Inside the Bears' offensive struggles, starting with Matt Nagy

Matt Nagy's Bears regressed in several areas during his second season in Chicago. Robin Alam/Icon Sportswire

LAKE FOREST, Ill. -- The Chicago Bears' problems on offense run deeper than one person or position group. Even coach Matt Nagy, the Bears' playcaller, is partly to blame.

Save for the mostly stellar play of wide receivers Allen Robinson II and Taylor Gabriel -- plus backup quarterback Chase Daniel’s game against the Minnesota Vikings in relief on Mitchell Trubisky -- the Bears have experienced a near collective failure on the offensive side of the ball.

“I had a lot of time [to reflect on the offense over the bye week],” Nagy said.

“… I feel good with the stuff that we've done as a staff, that we've discussed where we're at and then looking for solutions. That's the No. 1 thing here. For us, five games into it, we could be in a lot different scenario and we're not.”

At 3-2, the Bears are in the thick of the NFC North race. But Chicago’s great defense cannot save it all season.

Nagy arrived in January 2018, with impressive offensive credentials after spending 10 years as an assistant under Andy Reid with the Philadelphia Eagles and Kansas City Chiefs. The first-year head coach guided the Bears to their first playoff bid since 2010, but the offense wasn’t exactly a juggernaut.

Chicago ranked seventh in total QBR (65.5), 21st in yards per game (344), 20th in yards per play (5.43), 11th in rushing yards per game (121), 21st in passing yards per game (222.8), 14th in net yards per pass attempt (6.96) and 11th in third down conversion percentage (41), according to ESPN Stats & Information.

And, in the last 10 games, including the NFC division round loss to the Philadelphia Eagles, the Bears are averaging 17.9 points per game.

With another offseason in the offensive system and Trubisky’s comfort level running it, the general assumption would be signs of gradual improvement this season.

Instead, the opposite happened. The Bears are statistically much worse in 2019.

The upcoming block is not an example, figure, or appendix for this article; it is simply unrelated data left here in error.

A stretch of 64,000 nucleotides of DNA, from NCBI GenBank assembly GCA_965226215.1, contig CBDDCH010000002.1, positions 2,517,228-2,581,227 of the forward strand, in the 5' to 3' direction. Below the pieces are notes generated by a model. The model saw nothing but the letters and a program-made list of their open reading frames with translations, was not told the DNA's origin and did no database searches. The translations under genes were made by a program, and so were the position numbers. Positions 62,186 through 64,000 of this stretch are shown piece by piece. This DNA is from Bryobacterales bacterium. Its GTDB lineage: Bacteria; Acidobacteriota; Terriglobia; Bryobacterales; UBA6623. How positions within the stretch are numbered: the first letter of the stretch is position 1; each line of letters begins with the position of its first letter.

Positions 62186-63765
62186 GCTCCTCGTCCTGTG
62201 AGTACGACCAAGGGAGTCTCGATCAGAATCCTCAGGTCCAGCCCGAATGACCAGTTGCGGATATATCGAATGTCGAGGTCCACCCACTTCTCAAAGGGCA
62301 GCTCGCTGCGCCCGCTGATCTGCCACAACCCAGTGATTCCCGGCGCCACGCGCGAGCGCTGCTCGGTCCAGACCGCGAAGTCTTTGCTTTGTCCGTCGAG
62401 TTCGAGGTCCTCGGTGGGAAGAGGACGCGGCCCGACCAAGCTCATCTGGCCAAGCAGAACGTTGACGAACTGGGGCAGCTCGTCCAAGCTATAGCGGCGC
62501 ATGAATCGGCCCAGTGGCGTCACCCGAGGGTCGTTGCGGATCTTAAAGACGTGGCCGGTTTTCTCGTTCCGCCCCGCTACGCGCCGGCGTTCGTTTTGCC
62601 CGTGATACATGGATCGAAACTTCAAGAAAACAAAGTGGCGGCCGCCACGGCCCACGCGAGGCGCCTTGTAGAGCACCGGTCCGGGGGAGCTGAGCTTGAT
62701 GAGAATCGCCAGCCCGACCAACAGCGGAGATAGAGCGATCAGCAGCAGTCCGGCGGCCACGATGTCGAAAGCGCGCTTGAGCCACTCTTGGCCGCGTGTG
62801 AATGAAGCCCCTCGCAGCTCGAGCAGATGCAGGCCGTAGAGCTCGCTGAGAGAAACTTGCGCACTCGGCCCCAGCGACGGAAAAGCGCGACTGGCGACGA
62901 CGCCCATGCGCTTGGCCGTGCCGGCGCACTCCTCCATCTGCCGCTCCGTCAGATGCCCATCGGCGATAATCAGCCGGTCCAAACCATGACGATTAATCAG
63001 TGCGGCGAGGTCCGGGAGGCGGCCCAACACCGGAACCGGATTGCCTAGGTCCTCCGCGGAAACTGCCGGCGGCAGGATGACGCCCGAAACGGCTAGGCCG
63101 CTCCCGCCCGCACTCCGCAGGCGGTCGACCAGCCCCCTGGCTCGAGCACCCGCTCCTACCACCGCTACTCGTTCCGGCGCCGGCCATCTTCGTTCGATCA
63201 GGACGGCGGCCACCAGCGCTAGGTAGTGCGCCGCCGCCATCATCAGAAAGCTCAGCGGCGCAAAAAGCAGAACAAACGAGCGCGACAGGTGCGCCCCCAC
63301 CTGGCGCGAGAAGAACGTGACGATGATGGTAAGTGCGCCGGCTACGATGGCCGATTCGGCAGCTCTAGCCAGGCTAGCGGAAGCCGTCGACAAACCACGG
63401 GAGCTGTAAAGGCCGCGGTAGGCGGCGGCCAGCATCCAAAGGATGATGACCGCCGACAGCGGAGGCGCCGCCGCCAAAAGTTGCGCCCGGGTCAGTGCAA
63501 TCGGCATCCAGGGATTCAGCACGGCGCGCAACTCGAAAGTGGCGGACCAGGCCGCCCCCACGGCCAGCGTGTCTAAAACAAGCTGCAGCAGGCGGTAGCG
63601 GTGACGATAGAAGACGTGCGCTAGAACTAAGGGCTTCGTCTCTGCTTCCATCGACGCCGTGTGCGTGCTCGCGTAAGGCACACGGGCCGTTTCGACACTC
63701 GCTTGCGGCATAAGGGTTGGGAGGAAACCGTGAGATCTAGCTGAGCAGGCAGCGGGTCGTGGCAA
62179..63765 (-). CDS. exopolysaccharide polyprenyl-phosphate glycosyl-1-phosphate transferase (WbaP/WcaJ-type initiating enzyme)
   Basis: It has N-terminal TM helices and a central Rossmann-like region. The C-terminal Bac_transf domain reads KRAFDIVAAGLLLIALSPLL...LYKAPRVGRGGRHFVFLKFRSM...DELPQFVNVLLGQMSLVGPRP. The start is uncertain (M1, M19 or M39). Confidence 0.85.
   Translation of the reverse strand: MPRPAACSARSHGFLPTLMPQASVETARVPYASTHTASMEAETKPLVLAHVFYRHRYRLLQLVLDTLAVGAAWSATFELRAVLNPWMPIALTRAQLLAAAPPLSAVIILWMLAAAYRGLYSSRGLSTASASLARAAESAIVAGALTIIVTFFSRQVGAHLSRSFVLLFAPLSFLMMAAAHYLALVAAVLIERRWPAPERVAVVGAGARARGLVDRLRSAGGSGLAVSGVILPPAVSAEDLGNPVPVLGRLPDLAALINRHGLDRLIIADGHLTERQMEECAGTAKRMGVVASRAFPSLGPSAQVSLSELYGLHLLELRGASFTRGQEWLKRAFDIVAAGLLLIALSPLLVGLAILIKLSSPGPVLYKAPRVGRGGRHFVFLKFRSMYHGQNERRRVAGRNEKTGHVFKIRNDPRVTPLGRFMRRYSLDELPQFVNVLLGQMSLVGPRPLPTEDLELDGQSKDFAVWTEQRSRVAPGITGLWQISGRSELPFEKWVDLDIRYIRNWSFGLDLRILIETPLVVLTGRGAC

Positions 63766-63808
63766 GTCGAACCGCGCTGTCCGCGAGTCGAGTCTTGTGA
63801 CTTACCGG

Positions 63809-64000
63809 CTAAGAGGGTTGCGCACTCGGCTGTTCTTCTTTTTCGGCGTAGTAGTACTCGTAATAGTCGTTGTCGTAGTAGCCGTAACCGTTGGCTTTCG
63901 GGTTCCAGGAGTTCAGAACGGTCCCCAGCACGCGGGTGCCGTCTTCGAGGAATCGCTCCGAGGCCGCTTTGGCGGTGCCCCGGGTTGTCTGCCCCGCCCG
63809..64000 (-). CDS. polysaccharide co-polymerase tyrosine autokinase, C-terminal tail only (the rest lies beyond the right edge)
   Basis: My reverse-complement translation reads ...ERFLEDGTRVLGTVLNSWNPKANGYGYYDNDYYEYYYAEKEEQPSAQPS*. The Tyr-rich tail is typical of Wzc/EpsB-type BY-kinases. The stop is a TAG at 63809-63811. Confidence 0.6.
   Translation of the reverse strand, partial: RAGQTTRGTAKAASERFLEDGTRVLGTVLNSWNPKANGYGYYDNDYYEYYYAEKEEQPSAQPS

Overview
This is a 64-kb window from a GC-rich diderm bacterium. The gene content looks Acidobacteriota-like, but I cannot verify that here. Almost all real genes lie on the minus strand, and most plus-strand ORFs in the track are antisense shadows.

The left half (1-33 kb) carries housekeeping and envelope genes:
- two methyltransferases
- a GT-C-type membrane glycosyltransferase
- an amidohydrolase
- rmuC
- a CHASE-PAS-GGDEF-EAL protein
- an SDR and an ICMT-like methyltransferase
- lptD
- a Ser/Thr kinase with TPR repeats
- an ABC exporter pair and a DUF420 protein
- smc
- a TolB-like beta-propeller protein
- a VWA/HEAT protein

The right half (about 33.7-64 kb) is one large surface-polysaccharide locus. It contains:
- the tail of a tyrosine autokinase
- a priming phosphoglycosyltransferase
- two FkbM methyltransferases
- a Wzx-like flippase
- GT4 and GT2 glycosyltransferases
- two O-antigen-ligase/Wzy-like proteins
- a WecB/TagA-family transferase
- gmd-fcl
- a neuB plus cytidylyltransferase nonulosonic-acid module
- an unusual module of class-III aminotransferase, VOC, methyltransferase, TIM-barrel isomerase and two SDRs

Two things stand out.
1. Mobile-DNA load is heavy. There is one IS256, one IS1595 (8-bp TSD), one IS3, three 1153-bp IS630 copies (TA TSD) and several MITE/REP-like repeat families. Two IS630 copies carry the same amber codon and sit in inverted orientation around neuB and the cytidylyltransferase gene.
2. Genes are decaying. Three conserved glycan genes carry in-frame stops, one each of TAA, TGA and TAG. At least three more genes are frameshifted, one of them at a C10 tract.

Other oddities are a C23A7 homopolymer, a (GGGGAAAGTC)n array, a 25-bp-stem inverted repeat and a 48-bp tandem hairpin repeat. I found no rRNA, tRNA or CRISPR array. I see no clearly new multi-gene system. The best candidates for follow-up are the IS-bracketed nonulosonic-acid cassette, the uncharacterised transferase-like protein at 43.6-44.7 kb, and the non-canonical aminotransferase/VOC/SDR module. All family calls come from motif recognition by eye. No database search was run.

Entering Week 6, the Bears were 21st in total QBR (44.3), 30th in yards per game (266), 30th in yards per play (4.48), 26th in rushing yards per game (80.6), 29th in rushing yards per attempt (3.42), 30th in passing yards per game (185.4), 30th in net yards per pass attempt (5.58) and 23rd in third down conversion percentage (34.8).

“What’s the identity of the Bears offense?” ESPN NFL Insider Matt Bowen asked rhetorically. “Exactly. I don’t think they have one.”

The Bears fail to do anything exceptionally well on offense, and it starts at quarterback.

“They have limited quarterback play,” Bowen said. “You have to acknowledge that. They are limited at the quarterback position.”

Trubisky attempted 45 passes in Week 1’s 10-3 to the Green Bay Packers. The former No. 2 overall pick showed in that loss he's clearly not a polished pocket-passer. Nagy significantly scaled the offense back against the Denver Broncos the following week. Trubisky passed for 120 yards but Chicago escaped with an improbable last-second victory thanks to kicker Eddy Pineiro and the defense.

The Bears and Trubisky somewhat righted the ship versus Washington’s woeful defense in Week 3 and Daniel came off the bench to steer Chicago to an important home won over the Minnesota Vikings in Week 4. But the offense unraveled again in London as the Oakland Raiders built a 21-point halftime lead and eventually hung on for the win.